2. Place the spatchcocked turkey on the rack skin side up with a digital meat thermometer inserted into the thickest part of the breast.
3. Smoke the turkey until the reaches about 158-160 degrees. Depending on the size and weight of the turkey, cook time should be about 3 to 4 hours.
4. Remove it from heat, tent with foil, and let it rest for 15 minutes before slicing so the meat stays juicy and flavorful.
How long does it take to cook a spatchcocked turkey?
It takes approximately 11-13 minutes of cook time per pound. A 15-pound turkey takes about 3 hours.
However, sometimes we’ve found that it takes much less time, like 2 1/2 hours for a 15 pound butterflied turkey.
So keep an eye on your thermometer and don’t stray to far away from your oven or smoker!
Ceramic or electric smoker?
Read my Why you should buy a Masterbuilt Electric Smoker post to see if that type of smoker is for you.
Even though the Kamado Joe requires more set up, the results are AMAZING. If there’s someone in your life who loves to BBQ, check out the Kamado Joe Grill.
Compared to the Green Egg, we found the Joe has more easy-to-use features and a better price than the Green Egg.
It’ll make the ultimate gift for the griller on your holiday list!
More cooking resources
Keep the Butterball Turkey Talk-Line number handy just in case – 1-800 BUTTERBALL.
They can help with any of your turkey recipe questions whether you’re brining, roasting, spatchcocking, or smoking your bird this year.
What to serve with a butterflied turkey
Don’t forget to make a batch of Sara Moulton’s Best Make-Ahead Turkey Gravy Recipe.
Then serve the smoked turkey with these easy to make side dishes:
- Gluten Free Cornbread Stuffing
- Crockpot Mashed Potatoes
- Marinated Asparagus
- Sweetened Collard Greens
- Sugar Free Cranberry Sauce Recipe
- Brussel Sprouts Salad with Cranberries
- 1 15-pound turkey
Brine the turkey
- Brine the turkey using your favorite brining recipe.
How to spatchcock a turkey
- Prepare the bird by removing the wrapping and taking out the giblets, liver, and neck. Pat it dry with paper towels
- Place the bird breast-side down on a large cutting board.
- Using a pair of kitchen shears, cut through the turkey along one side of the backbone, beginning at the tail end through to the neck. Repeat on the other side of the backbone.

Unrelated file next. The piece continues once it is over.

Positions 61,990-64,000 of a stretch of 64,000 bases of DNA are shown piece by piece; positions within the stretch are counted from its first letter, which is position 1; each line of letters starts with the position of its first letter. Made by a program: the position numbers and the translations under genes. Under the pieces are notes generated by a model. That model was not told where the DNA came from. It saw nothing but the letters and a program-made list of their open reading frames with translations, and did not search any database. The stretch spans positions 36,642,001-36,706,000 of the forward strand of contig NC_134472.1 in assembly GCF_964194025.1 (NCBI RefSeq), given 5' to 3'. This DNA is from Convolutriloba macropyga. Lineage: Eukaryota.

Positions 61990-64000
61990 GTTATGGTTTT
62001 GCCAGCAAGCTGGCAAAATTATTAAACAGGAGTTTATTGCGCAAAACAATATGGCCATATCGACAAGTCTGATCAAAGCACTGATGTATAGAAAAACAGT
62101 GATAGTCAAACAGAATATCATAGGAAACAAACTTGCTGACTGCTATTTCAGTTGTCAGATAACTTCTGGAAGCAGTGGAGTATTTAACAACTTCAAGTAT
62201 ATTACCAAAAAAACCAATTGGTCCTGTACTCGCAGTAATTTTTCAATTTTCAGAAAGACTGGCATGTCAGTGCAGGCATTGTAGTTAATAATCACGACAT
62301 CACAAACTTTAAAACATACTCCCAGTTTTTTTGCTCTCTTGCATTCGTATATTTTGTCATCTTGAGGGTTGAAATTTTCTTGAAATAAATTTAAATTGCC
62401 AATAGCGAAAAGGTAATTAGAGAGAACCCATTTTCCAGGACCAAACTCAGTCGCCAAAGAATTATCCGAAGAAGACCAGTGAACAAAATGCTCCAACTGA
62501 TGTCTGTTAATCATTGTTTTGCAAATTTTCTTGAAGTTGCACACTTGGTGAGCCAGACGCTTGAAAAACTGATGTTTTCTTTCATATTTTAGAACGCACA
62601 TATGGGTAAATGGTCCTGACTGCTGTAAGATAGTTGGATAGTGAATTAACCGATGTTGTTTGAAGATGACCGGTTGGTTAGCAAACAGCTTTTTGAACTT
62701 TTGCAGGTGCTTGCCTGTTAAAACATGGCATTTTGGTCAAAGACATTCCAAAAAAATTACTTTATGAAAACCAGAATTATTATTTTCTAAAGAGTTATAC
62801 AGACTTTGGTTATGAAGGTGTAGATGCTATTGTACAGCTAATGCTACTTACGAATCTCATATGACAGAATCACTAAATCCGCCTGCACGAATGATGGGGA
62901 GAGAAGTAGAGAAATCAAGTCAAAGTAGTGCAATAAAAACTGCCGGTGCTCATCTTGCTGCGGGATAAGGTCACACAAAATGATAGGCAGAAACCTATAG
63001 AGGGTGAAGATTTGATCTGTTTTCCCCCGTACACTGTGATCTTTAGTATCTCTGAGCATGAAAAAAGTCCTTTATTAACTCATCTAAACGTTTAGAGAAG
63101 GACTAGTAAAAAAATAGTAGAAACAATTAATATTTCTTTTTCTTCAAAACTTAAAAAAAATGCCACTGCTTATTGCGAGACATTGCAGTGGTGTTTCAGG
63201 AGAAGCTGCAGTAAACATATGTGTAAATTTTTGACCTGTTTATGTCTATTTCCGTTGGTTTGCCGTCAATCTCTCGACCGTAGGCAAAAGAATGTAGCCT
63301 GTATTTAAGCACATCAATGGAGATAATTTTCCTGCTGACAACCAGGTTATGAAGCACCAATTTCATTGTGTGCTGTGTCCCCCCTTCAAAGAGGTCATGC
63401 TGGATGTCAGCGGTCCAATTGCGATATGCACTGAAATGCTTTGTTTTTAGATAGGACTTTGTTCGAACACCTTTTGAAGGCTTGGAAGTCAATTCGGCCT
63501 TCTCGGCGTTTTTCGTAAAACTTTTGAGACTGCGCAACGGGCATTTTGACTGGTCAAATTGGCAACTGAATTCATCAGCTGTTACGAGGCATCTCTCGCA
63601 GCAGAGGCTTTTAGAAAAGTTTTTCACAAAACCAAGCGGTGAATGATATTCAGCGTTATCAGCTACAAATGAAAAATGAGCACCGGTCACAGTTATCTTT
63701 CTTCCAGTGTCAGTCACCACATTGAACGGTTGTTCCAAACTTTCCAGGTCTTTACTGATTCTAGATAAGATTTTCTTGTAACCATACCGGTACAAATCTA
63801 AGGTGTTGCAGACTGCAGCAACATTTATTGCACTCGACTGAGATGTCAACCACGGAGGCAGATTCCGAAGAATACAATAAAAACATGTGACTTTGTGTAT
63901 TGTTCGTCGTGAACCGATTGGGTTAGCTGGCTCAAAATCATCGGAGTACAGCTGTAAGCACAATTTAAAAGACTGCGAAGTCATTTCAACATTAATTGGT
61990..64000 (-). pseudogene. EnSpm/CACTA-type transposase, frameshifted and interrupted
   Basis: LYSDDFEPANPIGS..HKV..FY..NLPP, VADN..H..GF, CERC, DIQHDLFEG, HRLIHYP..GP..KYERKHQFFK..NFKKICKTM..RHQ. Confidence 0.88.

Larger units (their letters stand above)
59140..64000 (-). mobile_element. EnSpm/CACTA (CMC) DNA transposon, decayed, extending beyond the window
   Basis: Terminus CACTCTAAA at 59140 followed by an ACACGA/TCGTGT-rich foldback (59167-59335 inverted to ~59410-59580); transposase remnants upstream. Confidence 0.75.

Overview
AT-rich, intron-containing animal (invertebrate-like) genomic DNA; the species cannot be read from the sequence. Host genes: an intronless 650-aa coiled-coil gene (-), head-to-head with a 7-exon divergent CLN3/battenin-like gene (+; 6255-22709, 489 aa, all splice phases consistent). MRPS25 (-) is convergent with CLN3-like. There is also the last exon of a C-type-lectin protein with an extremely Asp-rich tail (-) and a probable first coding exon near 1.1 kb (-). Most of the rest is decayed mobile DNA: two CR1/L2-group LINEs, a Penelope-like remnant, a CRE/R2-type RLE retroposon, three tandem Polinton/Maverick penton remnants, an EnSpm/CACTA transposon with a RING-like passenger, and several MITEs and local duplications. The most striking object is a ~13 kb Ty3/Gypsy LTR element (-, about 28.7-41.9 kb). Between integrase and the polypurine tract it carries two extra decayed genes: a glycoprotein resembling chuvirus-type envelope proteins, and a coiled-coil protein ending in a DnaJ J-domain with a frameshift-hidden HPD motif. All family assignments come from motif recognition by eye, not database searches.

- Trim away excess fat and skin including the tail fat.
- You can cut out the sternum or just cut through it.
- Repeat on the other side of the breastbone until the bird is flat.
Roasting a spatchcocked turkey
- Place the brined and butterflied turkey on a large baking sheet that was coated with olive oil. Pull the legs out to the side and tuck the wings under.
- Place large pats of butter under the breast skin.
- Place spatchcocked turkey on the oven rack in the lower-middle position and roast at 425 degrees for 30 minutes. Then rotate the turkey on the baking sheet and roast for another 30 minutes.
- Reduce heat to 325 degrees and roast turkey until a digital meat thermometer inserted into the thickest part of the thigh registers 165 degrees.
- Remove turkey from the oven, tent loosely with aluminum foil, and let stand 15 minutes before carving.
Smoking a spatchcocked turkey
- Set your smoker to cook at 240 degrees F.
- Place the brined spatchcocked turkey on the rack skin side up and let it smoke for 3 to 4 hours.
- Cook the spatchcocked turkey until the digital meat thermometer inserted into the thickest part of the thigh reaches about 158-160 degrees.
- Remove from heat, tent with foil, and let rest for 15 minutes before carving.
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Serving Size:1 pound
Amount Per Serving: Calories: 857Total Fat: 34gSaturated Fat: 10gTrans Fat: 0gUnsaturated Fat: 22gCholesterol: 494mgSodium: 467mgCarbohydrates: 0gFiber: 0gSugar: 0gProtein: 130g
Nutritional information is automatically calculated per the ingredients list. Serving size may not be accurate. Please double-check with your preferred nutritional app for the most accurate information.
Originally posted on November 22, 2009. Updated with new photos and information.
Top photo credit: Adobe Stock. All other spatchcock turkey photos are original.